8 Ibid. x. 263. 4 Poem 64. The marriage of Peleus and Thetis.

(To be continued.)



The Conference having entertained “the question of the desirableness of introducing a rite analogous to Confirmation into the institutions of the New Church," and for two successive years referred the consideration of it to committees for a report, it is made a public question, in the useful solution of which the whole Church should be interested. I therefore venture to offer a few thoughts bearing on several objections to it which have been urged by some friends of the Church, and to make a suggestion or two by which, as it appears to me, the uses contemplated by its proposers may be accomplished.

When I remember the gentlemen by whom this subject was proposed, I feel sure that their intention, and that of the Conference in taking it up, is to promote some spiritual uses among the young people of the Church ; it is, however, to be regretted that the proposition should have been encumbered with expressions, arising out of the ecclesiastical usage of a former Church, that convey a meaning which never could have been intended. The idea of introducing a rite into the Church cannot be entertained. The Conference has no more authority to introduce a new rite for the observance of the Church than it has to invent a new doctrine for the acceptance of its people. And the proposition that such a rite should resemble “ Confirmation" must have been made without due consideration of the meaning and purposes of that institution.

To confirm has several cognate meanings. Its main signification in the subject before us is to fix or establish, by means of evidence, something about the permanency of which there may be some uncertainty. In this sense it is frequently made use of in the Scriptures. Thus we read—“Cursed be he that confirmeth not all the words of this law." Here a knowledge of the law is presumed, but its permanency is doubtful, because confirmation is required, and that depends on the affections of men fixing it upon their habits of life. So also “the disciples went forth and preached everywhere, the Lord working with them, and confirming the Word with signs following." In this the hearing of the Word is presumed, but the confirmation of it depended on the signs which followed, and those signs, apart from a few occasional miracles, were the faith and virtue which resulted from its spiritual teaching. Other illustrations of this view of confirmation are related in the history of the apostles. “Paul and Barnabas having preached at Derbe, and taught many, returned again to Lystra, and to Iconium, and to Antioch, confirming the souls of the disciples, exhorting them to continue in the faith.” And again, we read that “Paul chose Silas and departed, and went through Syria and Cilicia confirming the churches."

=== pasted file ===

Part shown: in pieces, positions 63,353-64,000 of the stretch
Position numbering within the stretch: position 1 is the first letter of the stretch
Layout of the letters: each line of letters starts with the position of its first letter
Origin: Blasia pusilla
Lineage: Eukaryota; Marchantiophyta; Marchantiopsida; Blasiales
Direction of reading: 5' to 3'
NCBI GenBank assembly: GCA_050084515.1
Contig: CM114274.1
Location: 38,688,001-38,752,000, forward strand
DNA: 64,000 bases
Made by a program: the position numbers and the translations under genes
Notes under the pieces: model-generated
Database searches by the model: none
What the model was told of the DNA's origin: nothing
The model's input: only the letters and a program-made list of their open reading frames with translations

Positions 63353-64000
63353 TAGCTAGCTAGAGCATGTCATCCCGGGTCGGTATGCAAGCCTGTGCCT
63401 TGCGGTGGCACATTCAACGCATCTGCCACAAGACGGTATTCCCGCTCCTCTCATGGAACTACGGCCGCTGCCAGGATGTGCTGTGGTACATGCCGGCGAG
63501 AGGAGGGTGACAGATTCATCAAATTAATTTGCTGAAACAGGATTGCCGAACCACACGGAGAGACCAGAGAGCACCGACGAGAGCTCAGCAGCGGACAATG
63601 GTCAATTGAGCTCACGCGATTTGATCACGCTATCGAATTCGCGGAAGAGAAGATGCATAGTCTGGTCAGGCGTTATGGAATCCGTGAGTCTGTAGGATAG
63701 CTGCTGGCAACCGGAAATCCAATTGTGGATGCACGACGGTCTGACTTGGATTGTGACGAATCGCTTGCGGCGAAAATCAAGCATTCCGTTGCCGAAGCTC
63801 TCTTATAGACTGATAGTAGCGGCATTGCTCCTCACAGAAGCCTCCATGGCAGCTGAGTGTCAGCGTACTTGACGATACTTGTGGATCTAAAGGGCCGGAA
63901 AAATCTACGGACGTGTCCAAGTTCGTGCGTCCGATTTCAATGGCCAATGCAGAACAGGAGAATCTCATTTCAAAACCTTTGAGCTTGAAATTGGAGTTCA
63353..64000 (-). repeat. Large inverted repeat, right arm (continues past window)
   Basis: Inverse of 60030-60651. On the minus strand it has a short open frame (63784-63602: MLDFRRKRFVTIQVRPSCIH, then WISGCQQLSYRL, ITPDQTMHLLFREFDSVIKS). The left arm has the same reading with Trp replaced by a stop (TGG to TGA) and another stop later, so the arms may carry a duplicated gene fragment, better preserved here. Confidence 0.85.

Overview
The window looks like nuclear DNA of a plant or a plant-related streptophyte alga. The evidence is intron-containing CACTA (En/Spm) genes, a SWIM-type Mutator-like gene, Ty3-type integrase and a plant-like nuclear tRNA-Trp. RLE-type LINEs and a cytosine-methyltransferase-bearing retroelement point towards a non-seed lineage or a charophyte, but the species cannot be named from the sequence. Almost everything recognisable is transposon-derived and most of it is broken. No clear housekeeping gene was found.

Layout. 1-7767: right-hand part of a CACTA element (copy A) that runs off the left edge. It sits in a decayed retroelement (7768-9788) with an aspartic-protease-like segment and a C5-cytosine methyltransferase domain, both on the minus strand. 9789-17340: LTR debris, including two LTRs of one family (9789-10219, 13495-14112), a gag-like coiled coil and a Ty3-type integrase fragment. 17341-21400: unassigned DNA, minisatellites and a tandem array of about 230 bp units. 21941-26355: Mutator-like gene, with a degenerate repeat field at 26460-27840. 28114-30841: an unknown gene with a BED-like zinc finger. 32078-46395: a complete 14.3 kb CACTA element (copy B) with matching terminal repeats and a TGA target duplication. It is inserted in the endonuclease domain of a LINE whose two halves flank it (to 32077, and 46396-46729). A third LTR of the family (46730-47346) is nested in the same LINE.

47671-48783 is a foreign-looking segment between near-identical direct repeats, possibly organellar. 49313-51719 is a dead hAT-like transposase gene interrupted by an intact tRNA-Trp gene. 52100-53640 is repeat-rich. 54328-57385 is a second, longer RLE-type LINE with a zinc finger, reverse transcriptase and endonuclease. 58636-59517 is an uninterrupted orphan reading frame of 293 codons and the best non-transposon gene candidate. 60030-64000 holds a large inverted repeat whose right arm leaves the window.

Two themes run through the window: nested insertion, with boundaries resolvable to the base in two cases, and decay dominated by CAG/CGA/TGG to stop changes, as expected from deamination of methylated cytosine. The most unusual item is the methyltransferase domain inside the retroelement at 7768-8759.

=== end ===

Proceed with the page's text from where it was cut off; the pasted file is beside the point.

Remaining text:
1 This paper was read at the Ministers' Meeting held in Manchester on Thursday the 9th of October, and is forwarded for publication in the Repository in conformity with a resolution of that meeting --E.D.R.

There are other passages in the Acts in which this word occurs; but they all go to show that it signifies to establish faith in the Christian teaching, among those by whom it was but imperfectly accepted, by offering some new arguments and proofs in favour of those things which ought to be believed. There is nothing, so far as I have observed, to show that confirmation, in these cases, implied the observance of any rite or ceremony. Confirmation, as an ecclesiastical usage, has no reference to those histories; it is professedly founded on other passages in the Acts, in which the laying on of hands upon baptized persons is related. But it is difficult to see any analogy between the purposes of that usage and the facts which those passages record. This will presently appear.

Confirmation, according to the sixteenth canon of the Anglican Church, is “a solemn ancient and laudable custom of the Church of God, continued from Apostolic times ;” and the Book of “ Common Prayer" defines it as the “laying on of hands upon those who have been baptized, and are come to years of discretion.” In the Greek and Roman Catholic Churches this rite is considered as a sacrament, intended to complete what they assert to be the uses of baptism. In the Greek Church it is dispensed immediately after the rite of infant baptism has been administered; and in the Roman Catholic Church, before the Reformation, it was attended to in this country much earlier than at present. This is indicated in the address of the “ Order of Confirmation." All these Churches allow that, in cases of emergency, the baptism of infants may be performed by non-ecclesiastical persons, but confirmation can only be administered by a bishop of Apostolical succession. The Anglican Church expects that those who are confirmed can say the Apostles' Creed, the Lord's Prayer, the Ten Commandments, and the Catechism ; and young persons are supposed to know these things when they are about the age of fourteen years. The design of this rite in that Church is to teach that children, hy becoming the subjects of it, ratify and take upon themselves those things which their sponsors had promised for them in their baptism; it is also considered to be the means by which sponsors are relieved from the special responsibility they had undertaken on the children's behalf. In all cases the laying on of hands by a bishop is indispensable to the uses and authorized performance of the rite. When administered, the bishop prays—“Almighty and everlasting God, we make our humble supplications unto Thee for these Thy servants, upon whom, after the example of Thy holy Apostles, we have now laid our hands, to certify them by this sign of Thy favour and goodness towards them." Thus the laying on of the Bishop's hands is declared to be a sign and certificate of the Divine favour. The scriptural examples cited to sustain this view of the case are very few, and certainly very remote from the fact which confirmation supposes.